Conti Celebrates 10 years of Not Popping Moët et Chandon Corks
Continental Industrial Tyres has partnered with the world’s leading champagne producer, Moët et Chandon, for ten years now – all the time cooperating so the brand which is so famous for producing celebratory wine can avoid popping a cork for the wrong reasons.
Just as Continental Industrial Tyres is able to develop and produce products tailored specifically to customers’ specifications and requirements, so the vintners and champagne makers at Moët et Chandon are able to meet individual demands. Both companies can also look back on long traditions. Admittedly, the champagne manufacturer was founded in 1743, making it older than Continental, which was established in 1871. Continental produces over 100 million tyres every year. In 2008 Moët et Chandon produced some 36 million bottles of champagne, with a good 100 million bottles being stored in the manufacturer’s cellars, up to 35 metres below the ground.
Once these fine champagnes have duly matured in the chalkstone cellars, the time comes for them to travel. Eighty per cent of the company’s production is exported, mainly to the USA and Japan. Moët et Chandon uses around 90 forklifts, which are currently fitted with Continental SC20 tyres, following the company’s positive experience with the tyre’s predecessor, the SC15.
One of the main reasons for choosing these forklift tyres from Continental is that they do not contain any materials that generate nitrosamines, so there is no risk of tyre wear particles contaminating the fine wine. “We have the highest quality standards and have to meet the standards set by the foodstuffs industry“, explains Thierry Manteau, who has been responsible for maintenance and warehousing at Moët et Chandon for the past twenty years and he is one of around 1,100 staff working for this long-established company. For him, however, the mileage performance and traction offered by the Continental tyres, together with their suspension characteristics, are an equally persuasive argument. The tyre’s suspension is an important feature when it comes to transporting the fragile bottles – and ensuring that the corks do not pop prematurely.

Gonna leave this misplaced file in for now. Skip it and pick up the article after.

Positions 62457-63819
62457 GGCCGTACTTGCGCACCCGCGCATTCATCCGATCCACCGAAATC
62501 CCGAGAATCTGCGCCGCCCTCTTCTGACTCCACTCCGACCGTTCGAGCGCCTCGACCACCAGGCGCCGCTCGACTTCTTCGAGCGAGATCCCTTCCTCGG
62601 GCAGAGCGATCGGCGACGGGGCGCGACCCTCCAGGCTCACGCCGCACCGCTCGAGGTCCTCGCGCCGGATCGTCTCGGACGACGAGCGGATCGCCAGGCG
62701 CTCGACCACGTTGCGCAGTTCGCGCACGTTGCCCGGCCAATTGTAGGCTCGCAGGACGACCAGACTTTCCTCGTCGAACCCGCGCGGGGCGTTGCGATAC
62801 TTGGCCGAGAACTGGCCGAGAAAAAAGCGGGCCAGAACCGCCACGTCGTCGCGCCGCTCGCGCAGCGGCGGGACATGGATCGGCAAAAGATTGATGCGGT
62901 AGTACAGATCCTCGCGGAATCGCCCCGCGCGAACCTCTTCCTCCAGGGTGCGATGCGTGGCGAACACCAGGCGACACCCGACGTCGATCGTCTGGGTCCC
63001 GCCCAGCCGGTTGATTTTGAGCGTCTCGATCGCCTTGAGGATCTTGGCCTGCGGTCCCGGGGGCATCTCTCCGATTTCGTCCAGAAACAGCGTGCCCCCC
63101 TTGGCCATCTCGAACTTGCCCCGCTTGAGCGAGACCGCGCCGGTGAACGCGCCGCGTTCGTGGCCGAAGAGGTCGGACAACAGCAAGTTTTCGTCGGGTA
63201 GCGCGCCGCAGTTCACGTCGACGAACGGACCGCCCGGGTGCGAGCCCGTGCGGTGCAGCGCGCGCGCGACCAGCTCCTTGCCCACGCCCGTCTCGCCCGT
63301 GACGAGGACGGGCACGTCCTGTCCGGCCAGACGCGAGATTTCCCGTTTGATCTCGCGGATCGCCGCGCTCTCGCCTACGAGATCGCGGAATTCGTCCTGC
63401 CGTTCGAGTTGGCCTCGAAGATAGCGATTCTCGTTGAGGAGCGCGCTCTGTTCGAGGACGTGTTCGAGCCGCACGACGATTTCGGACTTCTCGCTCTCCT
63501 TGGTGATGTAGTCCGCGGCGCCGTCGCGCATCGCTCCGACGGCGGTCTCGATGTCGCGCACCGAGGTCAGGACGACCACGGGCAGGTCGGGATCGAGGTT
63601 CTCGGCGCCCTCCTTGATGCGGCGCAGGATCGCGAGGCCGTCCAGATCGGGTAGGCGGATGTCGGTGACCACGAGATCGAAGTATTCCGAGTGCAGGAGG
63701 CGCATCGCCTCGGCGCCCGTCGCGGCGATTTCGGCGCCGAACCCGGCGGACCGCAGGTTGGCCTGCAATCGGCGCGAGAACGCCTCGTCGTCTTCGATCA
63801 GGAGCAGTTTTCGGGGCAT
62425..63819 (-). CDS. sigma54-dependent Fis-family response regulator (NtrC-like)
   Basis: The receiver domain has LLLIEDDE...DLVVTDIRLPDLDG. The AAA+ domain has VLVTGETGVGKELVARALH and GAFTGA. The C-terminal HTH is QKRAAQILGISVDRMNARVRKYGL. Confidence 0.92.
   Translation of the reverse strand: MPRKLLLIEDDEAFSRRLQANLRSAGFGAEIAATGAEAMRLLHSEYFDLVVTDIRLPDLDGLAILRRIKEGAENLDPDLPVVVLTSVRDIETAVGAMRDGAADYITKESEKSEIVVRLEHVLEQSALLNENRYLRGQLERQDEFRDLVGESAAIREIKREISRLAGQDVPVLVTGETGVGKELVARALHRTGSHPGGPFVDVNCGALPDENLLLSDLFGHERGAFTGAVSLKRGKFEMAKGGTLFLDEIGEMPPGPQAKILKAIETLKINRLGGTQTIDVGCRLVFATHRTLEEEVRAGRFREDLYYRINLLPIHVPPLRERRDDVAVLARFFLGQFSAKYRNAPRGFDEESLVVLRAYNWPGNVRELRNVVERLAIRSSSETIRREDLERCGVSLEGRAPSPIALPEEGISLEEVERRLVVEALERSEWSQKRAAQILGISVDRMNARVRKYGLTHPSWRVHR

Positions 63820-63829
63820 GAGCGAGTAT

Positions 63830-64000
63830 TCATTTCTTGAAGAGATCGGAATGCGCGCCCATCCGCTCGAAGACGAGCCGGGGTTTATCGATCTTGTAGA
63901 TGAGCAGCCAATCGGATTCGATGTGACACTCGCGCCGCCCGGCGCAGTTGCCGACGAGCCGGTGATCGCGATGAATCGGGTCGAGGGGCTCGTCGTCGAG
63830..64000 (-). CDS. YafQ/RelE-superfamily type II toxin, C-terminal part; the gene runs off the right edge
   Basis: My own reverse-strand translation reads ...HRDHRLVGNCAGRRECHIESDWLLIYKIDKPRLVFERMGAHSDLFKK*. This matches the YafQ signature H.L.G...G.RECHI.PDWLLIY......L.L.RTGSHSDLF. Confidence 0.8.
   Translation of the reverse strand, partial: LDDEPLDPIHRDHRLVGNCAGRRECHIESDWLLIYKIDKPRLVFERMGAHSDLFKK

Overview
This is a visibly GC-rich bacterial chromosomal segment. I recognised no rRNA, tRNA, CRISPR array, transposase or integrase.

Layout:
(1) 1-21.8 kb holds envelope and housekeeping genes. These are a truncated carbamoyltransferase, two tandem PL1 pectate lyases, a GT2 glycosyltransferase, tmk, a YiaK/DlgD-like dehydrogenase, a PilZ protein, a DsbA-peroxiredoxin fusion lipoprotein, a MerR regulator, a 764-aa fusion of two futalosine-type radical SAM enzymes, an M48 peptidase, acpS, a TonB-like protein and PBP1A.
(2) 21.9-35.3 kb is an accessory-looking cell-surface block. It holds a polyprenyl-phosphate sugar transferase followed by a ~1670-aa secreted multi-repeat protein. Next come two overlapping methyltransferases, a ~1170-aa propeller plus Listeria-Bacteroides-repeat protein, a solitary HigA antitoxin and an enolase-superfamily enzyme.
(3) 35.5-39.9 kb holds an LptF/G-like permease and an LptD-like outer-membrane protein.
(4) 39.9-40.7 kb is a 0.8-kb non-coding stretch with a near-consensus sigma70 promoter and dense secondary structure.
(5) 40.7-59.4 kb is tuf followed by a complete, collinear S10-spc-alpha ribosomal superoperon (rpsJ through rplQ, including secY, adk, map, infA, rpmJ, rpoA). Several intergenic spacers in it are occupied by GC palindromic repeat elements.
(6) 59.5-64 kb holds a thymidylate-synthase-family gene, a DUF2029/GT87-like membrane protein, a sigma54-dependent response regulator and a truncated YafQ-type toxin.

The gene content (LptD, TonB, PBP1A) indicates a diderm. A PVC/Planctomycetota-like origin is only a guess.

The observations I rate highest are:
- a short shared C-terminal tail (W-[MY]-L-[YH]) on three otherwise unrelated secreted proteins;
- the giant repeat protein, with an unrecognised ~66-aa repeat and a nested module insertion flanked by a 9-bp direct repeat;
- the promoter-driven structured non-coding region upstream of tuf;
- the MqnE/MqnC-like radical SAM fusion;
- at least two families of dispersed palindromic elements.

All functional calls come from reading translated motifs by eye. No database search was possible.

The corridors in the wine cellars at Moët et Chandon are around 28 kilometres in total length and the forklifts are in use here for an average of 600 hours per year in single shifts, with a second shift being scheduled if the need arises. Thierry Manteau has two staff members solely to look after the electric forklifts. Aprolis, a subsidiary of Cat Lift Trucks, is responsible for the maintenance of the vehicles. Cat Lift Trucks belongs to the well-known manufacturer Caterpillar and relies on Continental tyres as Original Equipment, using the SC20, sizes 180/70-8 and 125/75-8, for Moët et Chandon.